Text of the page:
CBP officers can also perform “advanced searches.” These involve imaging device contents and possible access of remote storage. Again, the CBP claims it needs no warrant to perform these searches, only reasonable suspicion. The guidance makes no mention of the Supreme Court’s Riley decision, likely interpreting the decision to apply only to searches incident to arrest, rather than border inspections of “containers” and their “contents” under multiple court-granted warrant exceptions.
Yes, the CBP still equates phones and laptops to suitcases and personal effects. One of the statutes listed in its defense of warrantless access to electronic device contents refers to the CBP’s right to search “persons, baggage, and merchandise” entering or leaving the country.
On top of that, the CBP continues to insist all travelers must unlock or decrypt devices/accounts so contents can be inspected. The CBP says it can use external hardware to crack devices and/or detain locked devices indefinitely if travelers aren’t compliant. None of this requires a warrant. Nor does it even require reasonable suspicion. All the CBP needs to justify these seizures and searches is a traveler’s refusal to hand over passwords or PINs.
Unbelievably, this new guidance is an improvement. Prior to this, the DHS and CBP weren’t even limiting their searches to the low bar of reasonable suspicion. So, while the new guidance is earning limited praise from privacy and rights activists, it’s also gathering plenty of criticism. Ron Wyden, who was instrumental in getting the DHS to concede its social media account searches had no legal basis, offered up a golf clap for the DHS’s new guidance, along with a warning he would continue seeking a legislative end to the “Constitution-free” zone in which the CBP does all of its intrusive work.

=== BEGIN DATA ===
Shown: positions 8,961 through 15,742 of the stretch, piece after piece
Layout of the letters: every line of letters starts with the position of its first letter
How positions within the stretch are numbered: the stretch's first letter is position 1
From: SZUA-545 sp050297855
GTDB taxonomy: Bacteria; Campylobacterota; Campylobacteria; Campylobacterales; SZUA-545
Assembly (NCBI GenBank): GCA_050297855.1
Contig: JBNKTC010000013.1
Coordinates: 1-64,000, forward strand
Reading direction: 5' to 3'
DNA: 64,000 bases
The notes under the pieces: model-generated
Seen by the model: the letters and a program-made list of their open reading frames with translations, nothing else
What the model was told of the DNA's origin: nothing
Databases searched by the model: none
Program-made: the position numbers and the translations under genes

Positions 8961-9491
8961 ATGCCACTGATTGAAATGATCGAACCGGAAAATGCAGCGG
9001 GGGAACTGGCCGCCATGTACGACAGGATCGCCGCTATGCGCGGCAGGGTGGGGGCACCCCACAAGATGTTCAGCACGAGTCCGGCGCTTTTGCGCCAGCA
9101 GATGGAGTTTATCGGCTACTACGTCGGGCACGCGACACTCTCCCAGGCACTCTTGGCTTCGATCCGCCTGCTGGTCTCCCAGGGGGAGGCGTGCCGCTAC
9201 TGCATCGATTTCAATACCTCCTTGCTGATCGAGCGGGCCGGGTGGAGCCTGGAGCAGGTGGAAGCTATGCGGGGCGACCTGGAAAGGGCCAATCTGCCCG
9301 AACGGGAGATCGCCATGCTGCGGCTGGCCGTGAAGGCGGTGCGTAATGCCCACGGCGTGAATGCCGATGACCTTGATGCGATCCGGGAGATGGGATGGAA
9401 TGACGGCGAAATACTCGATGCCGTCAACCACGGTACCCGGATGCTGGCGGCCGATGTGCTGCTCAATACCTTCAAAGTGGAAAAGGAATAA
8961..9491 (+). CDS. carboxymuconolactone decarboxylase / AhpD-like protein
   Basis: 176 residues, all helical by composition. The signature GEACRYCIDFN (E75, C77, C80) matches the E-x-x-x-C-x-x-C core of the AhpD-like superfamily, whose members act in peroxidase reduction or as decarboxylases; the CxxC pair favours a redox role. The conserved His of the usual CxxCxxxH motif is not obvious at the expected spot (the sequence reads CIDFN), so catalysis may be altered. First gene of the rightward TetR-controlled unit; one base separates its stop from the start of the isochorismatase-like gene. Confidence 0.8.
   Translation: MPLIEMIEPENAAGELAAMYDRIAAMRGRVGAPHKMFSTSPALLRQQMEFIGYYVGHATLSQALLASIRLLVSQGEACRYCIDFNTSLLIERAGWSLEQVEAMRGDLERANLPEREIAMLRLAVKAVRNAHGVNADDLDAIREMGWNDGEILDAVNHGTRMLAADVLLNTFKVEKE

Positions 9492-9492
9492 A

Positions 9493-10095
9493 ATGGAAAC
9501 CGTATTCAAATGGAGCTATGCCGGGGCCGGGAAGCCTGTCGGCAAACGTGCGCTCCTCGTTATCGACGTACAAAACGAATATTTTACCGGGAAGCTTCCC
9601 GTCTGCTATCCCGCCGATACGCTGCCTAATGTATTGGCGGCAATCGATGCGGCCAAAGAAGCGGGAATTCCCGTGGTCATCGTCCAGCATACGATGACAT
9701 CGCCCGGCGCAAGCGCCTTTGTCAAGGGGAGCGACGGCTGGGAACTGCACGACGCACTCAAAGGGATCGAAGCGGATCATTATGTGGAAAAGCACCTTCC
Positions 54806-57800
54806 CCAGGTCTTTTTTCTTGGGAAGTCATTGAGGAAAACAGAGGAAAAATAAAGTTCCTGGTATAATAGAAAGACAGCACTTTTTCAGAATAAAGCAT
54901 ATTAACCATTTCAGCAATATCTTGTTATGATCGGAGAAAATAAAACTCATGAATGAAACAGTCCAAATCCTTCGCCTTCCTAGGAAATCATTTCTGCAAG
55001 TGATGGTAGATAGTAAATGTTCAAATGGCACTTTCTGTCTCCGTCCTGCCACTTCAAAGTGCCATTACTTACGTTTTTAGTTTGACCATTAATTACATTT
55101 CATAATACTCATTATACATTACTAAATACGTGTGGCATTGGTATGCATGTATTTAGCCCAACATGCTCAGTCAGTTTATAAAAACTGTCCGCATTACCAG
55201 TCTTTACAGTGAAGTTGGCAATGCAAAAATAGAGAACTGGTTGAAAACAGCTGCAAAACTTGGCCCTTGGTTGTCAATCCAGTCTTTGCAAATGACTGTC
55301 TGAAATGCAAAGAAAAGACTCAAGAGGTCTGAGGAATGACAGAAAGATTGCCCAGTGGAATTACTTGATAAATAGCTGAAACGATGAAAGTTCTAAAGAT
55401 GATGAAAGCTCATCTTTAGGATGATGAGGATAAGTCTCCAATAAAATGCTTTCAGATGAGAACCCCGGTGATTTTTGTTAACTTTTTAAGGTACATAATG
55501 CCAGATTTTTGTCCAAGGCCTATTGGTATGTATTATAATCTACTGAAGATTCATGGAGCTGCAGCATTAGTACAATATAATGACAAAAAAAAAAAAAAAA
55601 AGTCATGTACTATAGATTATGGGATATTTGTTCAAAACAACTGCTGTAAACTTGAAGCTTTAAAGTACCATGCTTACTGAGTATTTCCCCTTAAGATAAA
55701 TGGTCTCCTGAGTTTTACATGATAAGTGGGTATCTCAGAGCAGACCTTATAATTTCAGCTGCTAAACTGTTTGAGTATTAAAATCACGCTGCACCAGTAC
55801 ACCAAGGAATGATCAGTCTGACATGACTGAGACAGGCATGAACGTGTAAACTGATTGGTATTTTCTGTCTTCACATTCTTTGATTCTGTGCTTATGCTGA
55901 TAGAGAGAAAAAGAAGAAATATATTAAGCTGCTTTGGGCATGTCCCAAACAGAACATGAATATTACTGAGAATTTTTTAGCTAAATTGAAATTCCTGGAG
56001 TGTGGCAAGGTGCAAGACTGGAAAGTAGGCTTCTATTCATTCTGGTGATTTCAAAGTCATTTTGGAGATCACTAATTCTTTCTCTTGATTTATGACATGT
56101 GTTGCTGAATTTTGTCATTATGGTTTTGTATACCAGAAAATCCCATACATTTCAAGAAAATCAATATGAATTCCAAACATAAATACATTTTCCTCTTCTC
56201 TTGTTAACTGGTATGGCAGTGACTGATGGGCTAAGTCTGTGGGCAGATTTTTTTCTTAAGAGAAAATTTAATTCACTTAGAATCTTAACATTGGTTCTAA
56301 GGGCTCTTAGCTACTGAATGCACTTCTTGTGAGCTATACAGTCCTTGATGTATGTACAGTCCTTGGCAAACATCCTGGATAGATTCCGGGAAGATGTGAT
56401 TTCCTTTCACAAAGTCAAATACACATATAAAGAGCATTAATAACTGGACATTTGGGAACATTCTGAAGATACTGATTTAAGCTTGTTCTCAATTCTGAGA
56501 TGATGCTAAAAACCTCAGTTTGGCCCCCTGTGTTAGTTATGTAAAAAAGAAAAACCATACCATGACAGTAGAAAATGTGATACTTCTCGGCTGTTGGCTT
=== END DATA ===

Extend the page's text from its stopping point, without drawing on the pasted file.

“I’ve said it before and I’ll say it again: Americans’ Constitutional rights shouldn’t disappear at the border. By requiring ‘reasonable suspicion’ before conducting forensic searches of Americans’ devices at the border, Customs and Border Protection is beginning to recognize what the Supreme Court has already clearly stated that ‘digital is different.’ It is my view that Americans will be safer when time and resources are spent on searching people with an actual cause…”
“However, there’s more work to do here. Manually examining an individual’s private photos, messages and browsing history is still extremely invasive, and should require a warrant. I continue to believe Americans are entitled to their full Constitutional rights, no matter where they are in the United States. That’s why Senator Paul and I last year introduced the Protecting Data at the Border Act, which would end the legal Bermuda Triangle at the border and require warrants for law enforcement officials to search Americans’ phones and laptops at the border.”